Song: O Love is but a Butterfly (Part)

[Image: Meadow Brown or Gatekeeper]
O Love is but a Butterfly
Fond of Green fields and the blue sky

Aye, love is fond of liberty
Green valleys and bright flowers
Sings seeking honey with the bee
For all the summer hours
A silent solitary thing
That lives within itself
You only see his azure wing
That flies from pride and pelf*

O Love is like a Butterfly
Fond of green fields and purple sky

This love's a very tender thing
That withering fades from crime
A singing bee without a sting
A flower in frost and rime
More tender then the simple maid
Who from seduction flies
More fair then flowers that love can braid
The birth of Paradise

(* pelf, OE 'riches')

The Shepherd's Calendar

September (excerpt)

Anon the fields are wearing clear
And glad sounds hum in labours ear

When children halloo ‘here they come’
And run to meet the harvest home

Stuck thick with boughs and thronged with boys
Who mingle loud a merry noise

Glad that the harvests end is nigh
And weary labour nearly bye

Where when they meet the stack thronged yard
Cross bunns or pence their shouts reward

Then comes the harvest supper night
Which rustics welcome with delight

When merry game and tiresome tale
And songs increasing with the ale

Their mingled up roar interpose
To crown the harvests happy close

While rural mirth that there abides
Laughs till she almost cracks her sides

Song: 'My love's like a lily my love's like a rose'

My love’s like a lily my loves like a rose
My love’s like a smile the spring morning’s disclose
And sweet as the rose on her cheek—her love glows
When sweetly she smileth on me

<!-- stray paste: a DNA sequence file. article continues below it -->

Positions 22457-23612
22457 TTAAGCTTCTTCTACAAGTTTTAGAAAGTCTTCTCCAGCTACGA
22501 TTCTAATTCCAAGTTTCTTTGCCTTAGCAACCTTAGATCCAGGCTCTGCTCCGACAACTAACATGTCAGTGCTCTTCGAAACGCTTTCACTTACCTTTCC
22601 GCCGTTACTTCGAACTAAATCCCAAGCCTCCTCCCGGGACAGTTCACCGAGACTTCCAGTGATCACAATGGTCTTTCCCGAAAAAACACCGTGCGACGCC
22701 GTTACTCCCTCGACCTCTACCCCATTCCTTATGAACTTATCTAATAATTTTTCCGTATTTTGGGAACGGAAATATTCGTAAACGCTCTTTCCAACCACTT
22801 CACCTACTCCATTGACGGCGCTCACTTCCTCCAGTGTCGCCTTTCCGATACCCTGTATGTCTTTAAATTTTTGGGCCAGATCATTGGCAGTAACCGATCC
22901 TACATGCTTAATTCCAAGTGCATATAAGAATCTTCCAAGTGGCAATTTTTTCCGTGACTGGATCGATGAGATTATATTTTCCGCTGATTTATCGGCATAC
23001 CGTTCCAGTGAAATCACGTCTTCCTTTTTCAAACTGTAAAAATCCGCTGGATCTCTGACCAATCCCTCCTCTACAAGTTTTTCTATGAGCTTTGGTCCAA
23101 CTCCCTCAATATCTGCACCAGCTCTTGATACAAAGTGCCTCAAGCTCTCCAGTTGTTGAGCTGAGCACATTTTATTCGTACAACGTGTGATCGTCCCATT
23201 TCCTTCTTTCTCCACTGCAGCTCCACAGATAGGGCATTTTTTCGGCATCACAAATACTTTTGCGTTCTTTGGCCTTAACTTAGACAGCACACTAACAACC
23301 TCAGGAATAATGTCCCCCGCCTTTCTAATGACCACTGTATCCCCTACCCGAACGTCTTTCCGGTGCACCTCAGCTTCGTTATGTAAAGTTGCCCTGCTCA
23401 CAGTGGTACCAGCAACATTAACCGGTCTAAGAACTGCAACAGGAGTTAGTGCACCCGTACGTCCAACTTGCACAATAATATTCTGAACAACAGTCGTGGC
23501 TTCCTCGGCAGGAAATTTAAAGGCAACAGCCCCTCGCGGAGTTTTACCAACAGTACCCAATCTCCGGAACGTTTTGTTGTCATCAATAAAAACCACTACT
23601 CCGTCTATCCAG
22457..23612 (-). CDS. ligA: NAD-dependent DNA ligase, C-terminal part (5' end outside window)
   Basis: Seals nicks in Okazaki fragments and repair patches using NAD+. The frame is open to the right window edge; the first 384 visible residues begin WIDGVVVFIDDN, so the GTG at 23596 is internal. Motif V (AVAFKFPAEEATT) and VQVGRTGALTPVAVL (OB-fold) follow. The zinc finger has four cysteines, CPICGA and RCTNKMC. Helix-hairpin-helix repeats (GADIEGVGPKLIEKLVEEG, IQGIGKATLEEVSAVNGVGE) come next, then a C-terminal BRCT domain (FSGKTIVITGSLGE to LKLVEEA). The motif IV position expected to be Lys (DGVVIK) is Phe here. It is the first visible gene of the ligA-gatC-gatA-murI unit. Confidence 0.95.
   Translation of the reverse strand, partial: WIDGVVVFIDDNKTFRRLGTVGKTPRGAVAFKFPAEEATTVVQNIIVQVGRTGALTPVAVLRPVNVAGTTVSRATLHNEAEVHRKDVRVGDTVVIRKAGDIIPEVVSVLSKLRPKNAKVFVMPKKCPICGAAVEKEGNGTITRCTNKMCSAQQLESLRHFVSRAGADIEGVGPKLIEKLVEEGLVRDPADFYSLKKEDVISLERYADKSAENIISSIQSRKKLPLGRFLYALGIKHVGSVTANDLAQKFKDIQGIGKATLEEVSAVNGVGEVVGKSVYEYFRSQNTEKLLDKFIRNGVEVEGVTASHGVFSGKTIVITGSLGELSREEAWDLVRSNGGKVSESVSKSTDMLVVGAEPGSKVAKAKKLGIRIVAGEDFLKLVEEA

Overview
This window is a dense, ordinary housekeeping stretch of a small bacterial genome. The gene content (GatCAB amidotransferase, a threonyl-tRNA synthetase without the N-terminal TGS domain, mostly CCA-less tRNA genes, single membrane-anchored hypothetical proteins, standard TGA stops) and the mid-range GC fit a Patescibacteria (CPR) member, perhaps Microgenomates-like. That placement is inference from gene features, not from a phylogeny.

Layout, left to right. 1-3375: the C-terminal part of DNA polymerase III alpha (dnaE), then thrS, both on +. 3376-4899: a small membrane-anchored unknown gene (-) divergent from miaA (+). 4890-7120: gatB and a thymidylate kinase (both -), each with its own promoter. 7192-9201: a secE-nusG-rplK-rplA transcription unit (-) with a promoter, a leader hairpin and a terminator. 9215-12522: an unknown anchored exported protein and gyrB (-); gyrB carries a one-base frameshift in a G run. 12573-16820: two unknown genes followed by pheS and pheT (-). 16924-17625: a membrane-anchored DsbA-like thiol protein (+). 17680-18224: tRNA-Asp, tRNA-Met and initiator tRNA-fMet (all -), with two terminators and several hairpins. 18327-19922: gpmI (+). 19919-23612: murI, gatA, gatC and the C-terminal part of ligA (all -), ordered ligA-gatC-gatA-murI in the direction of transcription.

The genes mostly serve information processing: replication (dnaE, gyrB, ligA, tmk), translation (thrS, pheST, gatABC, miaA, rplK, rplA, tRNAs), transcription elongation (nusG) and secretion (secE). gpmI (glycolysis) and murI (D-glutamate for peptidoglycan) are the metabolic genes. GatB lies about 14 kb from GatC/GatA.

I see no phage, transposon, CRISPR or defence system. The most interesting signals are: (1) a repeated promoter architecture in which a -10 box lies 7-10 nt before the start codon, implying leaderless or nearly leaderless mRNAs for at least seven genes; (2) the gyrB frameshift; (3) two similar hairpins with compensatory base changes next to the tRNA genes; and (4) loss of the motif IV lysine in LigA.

& as cold as the snow of the lily—my rose
Behaves to pretenders who ever they be
In vain higher stations their passions disclose
To win her affections from me

My love’s like the lily my love’s like the rose
My love’s like the smile the spring morning’s disclose
& fine as the lily & sweet as the rose
My loves beauty bloometh to me

& smiles of more pleasure my heart only knows
To think that pretenders who ever they be
But vainly their love & their passions disclose
My love remains constant to me
[A song that is part of the collection of Clare Songs & Ballads that I have chosen and for which my son has composed tunes in a 'folk' idiom ~ we hope to record 'demos' this week]

Turn again thou sweet beguiling

[Image: "The beguiling of Merlin" ~ Edward Burne-Jones]

Turn again thou sweet beguiling
Tho like summer suns they be
Painting shadows from thy smiling
While thy heart is false to me

Turn again & let me languish
If thy heart is falsly seen
In lovd scenes if death shoud ambush
Sure his weapons not so keen

Turn again & be't my duty
Thus to rob my soul of rest
If while feasting on thy beauty
Serpents wrankle to my breast

Turn again thou false alluring
Sweet the tale thy smilings tell
Sure in death theres small enduring
Killd by weapons lovd so well

Sun-Rising in September

With the settled and beautiful weather of the past week, and we are promised the coming week, a poem from Clare which beautifully summarises what many will feel this September.

How delightfuly pleasant when the cool chilling air
By September is thrown o’er the globe
When each morning both hedges and bushes do wear
Instead of their green—a grey robe.
To see the sun rise thro the skirts of the wood
In his mantle so lovely and red
It cheers up my spirits and does me much good
As thro the cold stubbles I tread.

Tho’ not that his beams more advances the scene